How about that SessionLog column? I see that it's XML. Is it a lot of data, is it data you may already have in other columns? If so get rid of the XML or the duplicated columns. Using SQL 2008 you can parse data out of that XML column when reporting and possibly eliminate a few extra columns (thus writes). Are you going to be in trouble in the future when developers add more to that XML? XML to me just screams 'a lot of excessive writing'.

Mitch says to remove the primary key. Personally I would leave the index on the table. Since it is clustered that will help speed up write times as the DB will always write new rows at the end of the table on the disk.

Strip out some of this duplicate information and you'll probably do just fine writing a row each visit.

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Well, I'd recommend NOT inserting a few k of data with EVERY page!

First thing I'd do would be to see how much of this information I could get from a 3rd party analytics tool, perhaps combined with log analysis. That should allow you to drop a lot of the fields.

25k inserts a days isn't much, but the catch here is that busier your site gets, the more load this is going to put on the db. Perhaps you could build a queuing system that batches the writes, but really, most of this information is already in the logs.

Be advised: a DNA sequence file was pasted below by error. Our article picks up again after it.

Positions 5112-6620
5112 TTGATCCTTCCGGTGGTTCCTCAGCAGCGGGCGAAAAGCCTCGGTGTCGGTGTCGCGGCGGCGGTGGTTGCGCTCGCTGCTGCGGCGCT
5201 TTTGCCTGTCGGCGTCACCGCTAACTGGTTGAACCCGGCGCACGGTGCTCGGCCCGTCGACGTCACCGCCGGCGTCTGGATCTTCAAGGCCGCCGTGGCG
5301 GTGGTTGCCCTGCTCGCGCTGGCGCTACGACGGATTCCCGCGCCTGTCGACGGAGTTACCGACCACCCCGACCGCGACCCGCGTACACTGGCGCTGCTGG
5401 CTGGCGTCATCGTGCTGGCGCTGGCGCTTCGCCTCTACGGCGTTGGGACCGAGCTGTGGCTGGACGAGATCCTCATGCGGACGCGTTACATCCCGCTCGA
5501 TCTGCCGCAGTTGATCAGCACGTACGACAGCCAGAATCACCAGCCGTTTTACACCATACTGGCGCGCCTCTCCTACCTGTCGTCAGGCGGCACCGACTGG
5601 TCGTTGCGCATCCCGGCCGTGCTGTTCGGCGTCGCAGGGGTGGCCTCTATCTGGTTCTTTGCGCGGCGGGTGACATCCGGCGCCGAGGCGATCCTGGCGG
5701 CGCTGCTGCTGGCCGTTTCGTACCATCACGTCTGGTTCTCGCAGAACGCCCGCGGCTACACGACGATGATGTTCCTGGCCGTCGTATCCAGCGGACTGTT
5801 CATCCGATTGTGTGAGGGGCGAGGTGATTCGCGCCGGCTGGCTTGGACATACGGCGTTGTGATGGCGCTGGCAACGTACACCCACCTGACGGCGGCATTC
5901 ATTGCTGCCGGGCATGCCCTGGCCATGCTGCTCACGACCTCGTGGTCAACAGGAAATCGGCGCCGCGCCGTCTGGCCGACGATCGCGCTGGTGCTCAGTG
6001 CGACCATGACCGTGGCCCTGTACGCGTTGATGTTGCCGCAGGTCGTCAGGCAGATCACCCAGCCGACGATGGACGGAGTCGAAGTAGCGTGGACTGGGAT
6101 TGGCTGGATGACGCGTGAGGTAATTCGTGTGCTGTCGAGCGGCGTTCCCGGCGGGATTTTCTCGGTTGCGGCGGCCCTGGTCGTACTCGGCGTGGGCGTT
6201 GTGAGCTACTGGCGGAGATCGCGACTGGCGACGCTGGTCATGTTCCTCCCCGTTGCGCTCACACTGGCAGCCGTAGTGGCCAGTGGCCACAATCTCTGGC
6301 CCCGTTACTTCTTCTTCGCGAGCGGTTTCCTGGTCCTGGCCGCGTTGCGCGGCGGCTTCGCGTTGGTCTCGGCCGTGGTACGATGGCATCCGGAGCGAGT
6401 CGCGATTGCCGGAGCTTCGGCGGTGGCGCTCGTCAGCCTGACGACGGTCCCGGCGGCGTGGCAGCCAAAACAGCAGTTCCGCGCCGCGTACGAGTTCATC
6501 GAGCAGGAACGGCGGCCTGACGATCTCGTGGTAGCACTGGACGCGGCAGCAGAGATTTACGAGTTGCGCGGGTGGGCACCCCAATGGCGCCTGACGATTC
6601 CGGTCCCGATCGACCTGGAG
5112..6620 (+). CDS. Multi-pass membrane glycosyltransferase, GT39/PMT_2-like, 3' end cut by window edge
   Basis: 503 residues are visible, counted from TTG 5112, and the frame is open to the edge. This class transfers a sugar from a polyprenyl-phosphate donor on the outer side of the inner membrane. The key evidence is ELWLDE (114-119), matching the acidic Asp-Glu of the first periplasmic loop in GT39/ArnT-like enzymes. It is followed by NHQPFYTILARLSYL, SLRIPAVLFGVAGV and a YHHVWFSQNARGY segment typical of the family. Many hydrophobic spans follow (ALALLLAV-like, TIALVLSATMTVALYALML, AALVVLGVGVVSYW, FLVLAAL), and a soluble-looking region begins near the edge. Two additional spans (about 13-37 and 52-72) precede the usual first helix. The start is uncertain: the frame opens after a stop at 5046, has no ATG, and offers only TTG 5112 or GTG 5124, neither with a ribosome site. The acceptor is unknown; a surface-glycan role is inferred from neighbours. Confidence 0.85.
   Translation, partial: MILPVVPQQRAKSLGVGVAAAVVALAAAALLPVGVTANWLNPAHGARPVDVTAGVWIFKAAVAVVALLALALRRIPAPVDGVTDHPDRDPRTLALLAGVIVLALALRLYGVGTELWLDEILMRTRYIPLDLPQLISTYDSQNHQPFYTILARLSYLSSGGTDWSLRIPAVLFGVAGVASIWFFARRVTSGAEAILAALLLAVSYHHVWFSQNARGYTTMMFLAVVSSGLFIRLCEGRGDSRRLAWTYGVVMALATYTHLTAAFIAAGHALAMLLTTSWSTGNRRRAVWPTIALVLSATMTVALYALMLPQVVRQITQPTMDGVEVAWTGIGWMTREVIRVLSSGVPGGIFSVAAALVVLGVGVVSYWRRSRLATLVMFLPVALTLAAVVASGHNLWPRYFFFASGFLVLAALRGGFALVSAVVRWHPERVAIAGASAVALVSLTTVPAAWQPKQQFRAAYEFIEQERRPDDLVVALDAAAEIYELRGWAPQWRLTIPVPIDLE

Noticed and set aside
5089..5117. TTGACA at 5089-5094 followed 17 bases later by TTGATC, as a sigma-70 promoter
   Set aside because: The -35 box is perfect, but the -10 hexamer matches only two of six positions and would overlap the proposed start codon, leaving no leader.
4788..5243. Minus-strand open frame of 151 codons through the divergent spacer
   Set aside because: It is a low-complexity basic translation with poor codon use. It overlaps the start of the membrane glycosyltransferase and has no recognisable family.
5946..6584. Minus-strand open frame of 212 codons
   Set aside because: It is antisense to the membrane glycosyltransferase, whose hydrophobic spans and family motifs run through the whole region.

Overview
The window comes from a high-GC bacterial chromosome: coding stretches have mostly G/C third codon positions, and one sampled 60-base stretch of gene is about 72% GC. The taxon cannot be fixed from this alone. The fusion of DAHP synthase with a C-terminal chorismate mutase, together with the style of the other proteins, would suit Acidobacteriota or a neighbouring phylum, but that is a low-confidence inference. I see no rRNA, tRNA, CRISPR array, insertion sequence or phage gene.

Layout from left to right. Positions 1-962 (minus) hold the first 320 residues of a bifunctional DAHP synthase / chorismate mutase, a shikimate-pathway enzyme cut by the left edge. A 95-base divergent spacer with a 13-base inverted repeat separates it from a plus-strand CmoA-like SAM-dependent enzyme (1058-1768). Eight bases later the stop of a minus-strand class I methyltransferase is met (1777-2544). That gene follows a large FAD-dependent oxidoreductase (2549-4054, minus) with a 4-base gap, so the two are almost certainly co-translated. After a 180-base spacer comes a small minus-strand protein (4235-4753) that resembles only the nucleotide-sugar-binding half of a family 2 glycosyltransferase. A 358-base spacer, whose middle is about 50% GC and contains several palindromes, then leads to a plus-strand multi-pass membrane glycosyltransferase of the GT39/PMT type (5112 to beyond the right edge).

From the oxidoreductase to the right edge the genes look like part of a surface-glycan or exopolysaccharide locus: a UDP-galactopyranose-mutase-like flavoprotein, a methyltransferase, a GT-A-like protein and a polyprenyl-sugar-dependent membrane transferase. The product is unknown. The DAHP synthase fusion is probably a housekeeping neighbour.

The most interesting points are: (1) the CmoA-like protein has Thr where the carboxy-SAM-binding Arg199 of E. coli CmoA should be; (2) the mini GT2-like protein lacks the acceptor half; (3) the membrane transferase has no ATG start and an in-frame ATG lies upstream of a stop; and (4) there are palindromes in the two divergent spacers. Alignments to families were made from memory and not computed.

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I concur -- if you really can't get the info you need from the text logs (and can't add them), then make sure you batch the writes together. –  Jonathan Rupp Jun 7 '09 at 0:51
and you really, really don't want to include any fields that'll have to be computed - I just noticed the "cumulative visit count" field. This is something that you can do while processing the information, there's no good reason you need that real-time. –  chris Jun 7 '09 at 2:18
@chris one view of this data is a list of purchases and we're showing how many visits it took that user before they made a purchase. it needs to be here beause if old sessions are purged we'd lose that data otherwise –  Simon_Weaver Jun 7 '09 at 4:00
If you tag users with persistent cookie, and log that, you have that information - you can tie the user id to multiple session ids. –  chris Jun 7 '09 at 16:01

Agre with Chris that you would probably be better off using log analysis (check out Microsoft's free Log Parser)

Failing that, I would remove the Foreign Key constraints from your SessionVisit table.

You mentioned rowsize; the varchar's in your table do not pre-allocate to their maximum length (more 4 + 4 bytes for an empty field (approx.)). But saying that, a general rule is to keep rows as 'lean' as possible.

Also, I would remove the primary key from the SessionGUID (GUID) column. It won't help you much.

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BTW, if you do decide to use log analysis, in IIS you can log cookies, so you should be able to reduce a lot of the fields you list above - you'll have session id, referrer, url, etc. which you can use to tie a user to a specific session id. –  chris Jun 7 '09 at 2:19

That's also an awful lot of nulls in that table. I think you should group together the columns that must be non-null at the same time. In fact, you should do a better analysis of the data you're writing, rather than lumping it all together in a single table.